08 October, 2009

Game Mechani(sm) of the Week #39: Card Suits

One of the quickest and easiest methods I've encountered for integrating a mechanism with a setting is through the use of card suits.

I've encountered this a couple of times over the last week, so it struck me as a good idea for this week's mechanism.

I'll illustrate the mechanism through a number of examples...

First, I used the mechanism myself when I wrote The Eighth Sea. In this case I paired the suits to different types of actions that can be taken by the characters. If a character manages to draw a card with a suit matching the action type, they gain an advantage when performing that type of action. It's a pirate oriented game so I gave the actions piratey names: Thumpin', Talkin', Thinkin' and Feelin'.

A few players have instantly gotten the right vibe from the game just by seeing these terms on the character sheet.

Second, I saw the mechanism used in the seminar/panel feedback that I posted in my last blog entry. The game discussed focuses on the mental processes and tactics employed on a baseball field, and the mechanism is highlighted through with the idea that hearts might be used to represent off-field dramas playing psychological havoc in a competitors mind.

Other suits aren't really elaborated, but presumably each would apply to a different style of pitching (fastballs, curveballs or slowballs), or different styles of batting (bunts, drives, or whatever else is used in baseball)...being an Aussie, baseball doesn't mean a whole lot to me, but I can instantly get a feel for the tactica play when the suits are applied.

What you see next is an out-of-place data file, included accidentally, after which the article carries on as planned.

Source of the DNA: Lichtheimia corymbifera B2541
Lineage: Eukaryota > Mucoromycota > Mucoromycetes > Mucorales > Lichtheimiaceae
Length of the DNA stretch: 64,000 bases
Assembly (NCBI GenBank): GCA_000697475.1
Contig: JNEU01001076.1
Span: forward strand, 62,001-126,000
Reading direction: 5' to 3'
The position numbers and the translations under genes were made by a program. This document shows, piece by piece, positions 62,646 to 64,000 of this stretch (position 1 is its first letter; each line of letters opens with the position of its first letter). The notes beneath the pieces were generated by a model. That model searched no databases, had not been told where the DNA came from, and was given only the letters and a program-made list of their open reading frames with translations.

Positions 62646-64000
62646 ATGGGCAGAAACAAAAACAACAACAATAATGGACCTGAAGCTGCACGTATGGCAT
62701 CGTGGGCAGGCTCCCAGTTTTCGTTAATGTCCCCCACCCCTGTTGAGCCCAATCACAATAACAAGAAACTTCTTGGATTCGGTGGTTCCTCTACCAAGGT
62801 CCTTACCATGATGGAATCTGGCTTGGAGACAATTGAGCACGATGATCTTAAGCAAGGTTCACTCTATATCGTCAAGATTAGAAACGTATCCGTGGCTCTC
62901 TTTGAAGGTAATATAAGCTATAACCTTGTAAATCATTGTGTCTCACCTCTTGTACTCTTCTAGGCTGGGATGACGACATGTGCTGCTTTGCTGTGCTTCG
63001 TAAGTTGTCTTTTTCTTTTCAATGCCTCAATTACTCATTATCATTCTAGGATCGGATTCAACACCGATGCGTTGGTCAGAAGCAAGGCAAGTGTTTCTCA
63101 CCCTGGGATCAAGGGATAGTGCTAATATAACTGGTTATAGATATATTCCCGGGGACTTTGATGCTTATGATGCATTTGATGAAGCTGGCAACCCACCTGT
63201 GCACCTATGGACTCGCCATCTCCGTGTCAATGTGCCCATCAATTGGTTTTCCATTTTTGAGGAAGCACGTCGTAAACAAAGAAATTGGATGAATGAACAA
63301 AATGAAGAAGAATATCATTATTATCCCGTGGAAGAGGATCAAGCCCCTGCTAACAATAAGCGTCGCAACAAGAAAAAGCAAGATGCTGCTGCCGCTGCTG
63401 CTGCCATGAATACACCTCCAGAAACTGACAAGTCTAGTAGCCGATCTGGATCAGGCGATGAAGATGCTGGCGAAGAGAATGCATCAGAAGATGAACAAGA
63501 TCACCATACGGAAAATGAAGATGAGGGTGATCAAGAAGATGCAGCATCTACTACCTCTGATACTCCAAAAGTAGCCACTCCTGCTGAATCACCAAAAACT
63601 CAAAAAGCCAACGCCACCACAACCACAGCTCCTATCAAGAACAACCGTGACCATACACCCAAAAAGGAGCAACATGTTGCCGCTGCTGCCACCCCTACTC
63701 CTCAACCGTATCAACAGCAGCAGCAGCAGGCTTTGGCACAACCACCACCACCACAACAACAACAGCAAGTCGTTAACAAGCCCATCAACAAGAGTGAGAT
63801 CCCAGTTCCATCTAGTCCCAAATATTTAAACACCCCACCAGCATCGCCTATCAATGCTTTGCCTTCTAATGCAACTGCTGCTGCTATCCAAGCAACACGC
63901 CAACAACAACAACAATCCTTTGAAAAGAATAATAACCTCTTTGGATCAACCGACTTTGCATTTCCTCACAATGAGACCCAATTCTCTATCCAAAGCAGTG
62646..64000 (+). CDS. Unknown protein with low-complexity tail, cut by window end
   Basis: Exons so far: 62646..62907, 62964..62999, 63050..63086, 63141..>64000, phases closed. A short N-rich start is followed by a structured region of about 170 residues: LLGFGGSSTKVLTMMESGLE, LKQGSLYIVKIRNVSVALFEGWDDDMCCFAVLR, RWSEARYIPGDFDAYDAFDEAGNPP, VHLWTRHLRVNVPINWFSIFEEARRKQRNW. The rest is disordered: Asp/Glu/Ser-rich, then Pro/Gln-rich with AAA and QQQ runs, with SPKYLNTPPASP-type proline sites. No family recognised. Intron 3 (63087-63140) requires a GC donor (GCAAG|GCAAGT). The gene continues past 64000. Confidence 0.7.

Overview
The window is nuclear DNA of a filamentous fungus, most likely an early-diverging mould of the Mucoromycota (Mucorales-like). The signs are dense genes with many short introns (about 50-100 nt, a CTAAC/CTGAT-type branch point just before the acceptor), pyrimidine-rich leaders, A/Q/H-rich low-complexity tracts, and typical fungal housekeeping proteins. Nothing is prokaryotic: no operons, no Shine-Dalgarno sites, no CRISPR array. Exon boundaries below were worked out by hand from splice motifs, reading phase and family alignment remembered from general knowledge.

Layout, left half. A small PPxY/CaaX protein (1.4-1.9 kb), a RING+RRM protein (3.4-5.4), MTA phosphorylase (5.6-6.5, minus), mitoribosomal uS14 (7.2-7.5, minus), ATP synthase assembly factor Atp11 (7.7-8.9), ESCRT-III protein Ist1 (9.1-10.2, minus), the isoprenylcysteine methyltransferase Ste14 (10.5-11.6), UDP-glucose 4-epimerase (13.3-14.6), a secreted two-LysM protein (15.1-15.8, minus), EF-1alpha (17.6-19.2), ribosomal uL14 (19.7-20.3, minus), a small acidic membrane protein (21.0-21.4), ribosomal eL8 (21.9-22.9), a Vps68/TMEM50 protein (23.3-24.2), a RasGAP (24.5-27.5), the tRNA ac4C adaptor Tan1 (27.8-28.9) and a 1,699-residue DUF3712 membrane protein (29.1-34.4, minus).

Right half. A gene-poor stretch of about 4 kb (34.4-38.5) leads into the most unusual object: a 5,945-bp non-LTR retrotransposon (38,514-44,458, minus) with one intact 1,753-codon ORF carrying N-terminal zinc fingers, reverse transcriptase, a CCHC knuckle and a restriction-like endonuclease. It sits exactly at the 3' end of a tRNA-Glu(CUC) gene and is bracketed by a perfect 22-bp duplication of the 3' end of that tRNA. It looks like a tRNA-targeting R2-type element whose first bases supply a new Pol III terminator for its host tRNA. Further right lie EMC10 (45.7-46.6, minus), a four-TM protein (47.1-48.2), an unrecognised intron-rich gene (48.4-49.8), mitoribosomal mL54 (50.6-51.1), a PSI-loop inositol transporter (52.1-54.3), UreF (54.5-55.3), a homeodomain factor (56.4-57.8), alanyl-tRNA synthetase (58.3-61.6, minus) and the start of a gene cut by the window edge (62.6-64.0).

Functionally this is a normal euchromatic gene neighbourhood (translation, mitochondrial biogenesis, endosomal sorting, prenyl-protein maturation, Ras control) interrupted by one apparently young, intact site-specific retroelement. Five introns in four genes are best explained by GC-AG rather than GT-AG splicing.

Third, a new miniatures game that I've picked up called Malifaux. Spellcasters require specific suits of cards in their hands to reflect their attunement with different primordial forces when calling on their spells. Coincidentally (or maybe not), each of the four factions in the game so far focus on one of these energy types.

I've seen it used in a few other games (notably Castle Falkenstein, where I first saw it...and if I remember correctly, it corresponded suits roughly to attribute types.) It's simple, and it makes use of a major feature found in cards that can't really be replicated in dice. I'd like to make use of it a bit more in future games.

Perhaps if I do end up using Tarot cards in Brigaki Djili, then this will be a method of pulling story narrative with game mechanisms.
Post a Comment